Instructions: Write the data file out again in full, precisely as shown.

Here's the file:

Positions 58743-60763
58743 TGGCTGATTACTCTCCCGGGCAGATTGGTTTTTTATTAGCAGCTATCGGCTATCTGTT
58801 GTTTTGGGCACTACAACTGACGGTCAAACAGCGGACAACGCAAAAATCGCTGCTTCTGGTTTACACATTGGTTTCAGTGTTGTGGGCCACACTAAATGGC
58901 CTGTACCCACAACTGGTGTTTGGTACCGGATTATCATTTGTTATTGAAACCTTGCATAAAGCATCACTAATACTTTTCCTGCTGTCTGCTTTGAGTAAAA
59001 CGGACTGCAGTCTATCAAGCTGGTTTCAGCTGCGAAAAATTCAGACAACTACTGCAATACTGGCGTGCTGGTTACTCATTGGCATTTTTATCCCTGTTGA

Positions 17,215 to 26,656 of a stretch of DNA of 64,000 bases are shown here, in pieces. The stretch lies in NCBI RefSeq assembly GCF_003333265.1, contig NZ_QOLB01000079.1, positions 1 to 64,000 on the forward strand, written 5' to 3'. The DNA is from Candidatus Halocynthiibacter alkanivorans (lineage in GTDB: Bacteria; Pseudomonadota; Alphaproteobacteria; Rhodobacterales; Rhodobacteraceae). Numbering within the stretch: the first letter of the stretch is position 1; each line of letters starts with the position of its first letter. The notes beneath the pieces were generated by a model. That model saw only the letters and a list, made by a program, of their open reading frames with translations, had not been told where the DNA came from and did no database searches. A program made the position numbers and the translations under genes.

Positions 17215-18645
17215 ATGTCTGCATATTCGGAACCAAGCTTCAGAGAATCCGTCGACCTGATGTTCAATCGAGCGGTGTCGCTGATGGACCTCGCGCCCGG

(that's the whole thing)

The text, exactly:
Positions 58743-60763
58743 TGGCTGATTACTCTCCCGGGCAGATTGGTTTTTTATTAGCAGCTATCGGCTATCTGTT
58801 GTTTTGGGCACTACAACTGACGGTCAAACAGCGGACAACGCAAAAATCGCTGCTTCTGGTTTACACATTGGTTTCAGTGTTGTGGGCCACACTAAATGGC
58901 CTGTACCCACAACTGGTGTTTGGTACCGGATTATCATTTGTTATTGAAACCTTGCATAAAGCATCACTAATACTTTTCCTGCTGTCTGCTTTGAGTAAAA
59001 CGGACTGCAGTCTATCAAGCTGGTTTCAGCTGCGAAAAATTCAGACAACTACTGCAATACTGGCGTGCTGGTTACTCATTGGCATTTTTATCCCTGTTGA

Positions 17,215 to 26,656 of a stretch of DNA of 64,000 bases are shown here, in pieces. The stretch lies in NCBI RefSeq assembly GCF_003333265.1, contig NZ_QOLB01000079.1, positions 1 to 64,000 on the forward strand, written 5' to 3'. The DNA is from Candidatus Halocynthiibacter alkanivorans (lineage in GTDB: Bacteria; Pseudomonadota; Alphaproteobacteria; Rhodobacterales; Rhodobacteraceae). Numbering within the stretch: the first letter of the stretch is position 1; each line of letters starts with the position of its first letter. The notes beneath the pieces were generated by a model. That model saw only the letters and a list, made by a program, of their open reading frames with translations, had not been told where the DNA came from and did no database searches. A program made the position numbers and the translations under genes.

Positions 17215-18645
17215 ATGTCTGCATATTCGGAACCAAGCTTCAGAGAATCCGTCGACCTGATGTTCAATCGAGCGGTGTCGCTGATGGACCTCGCGCCCGG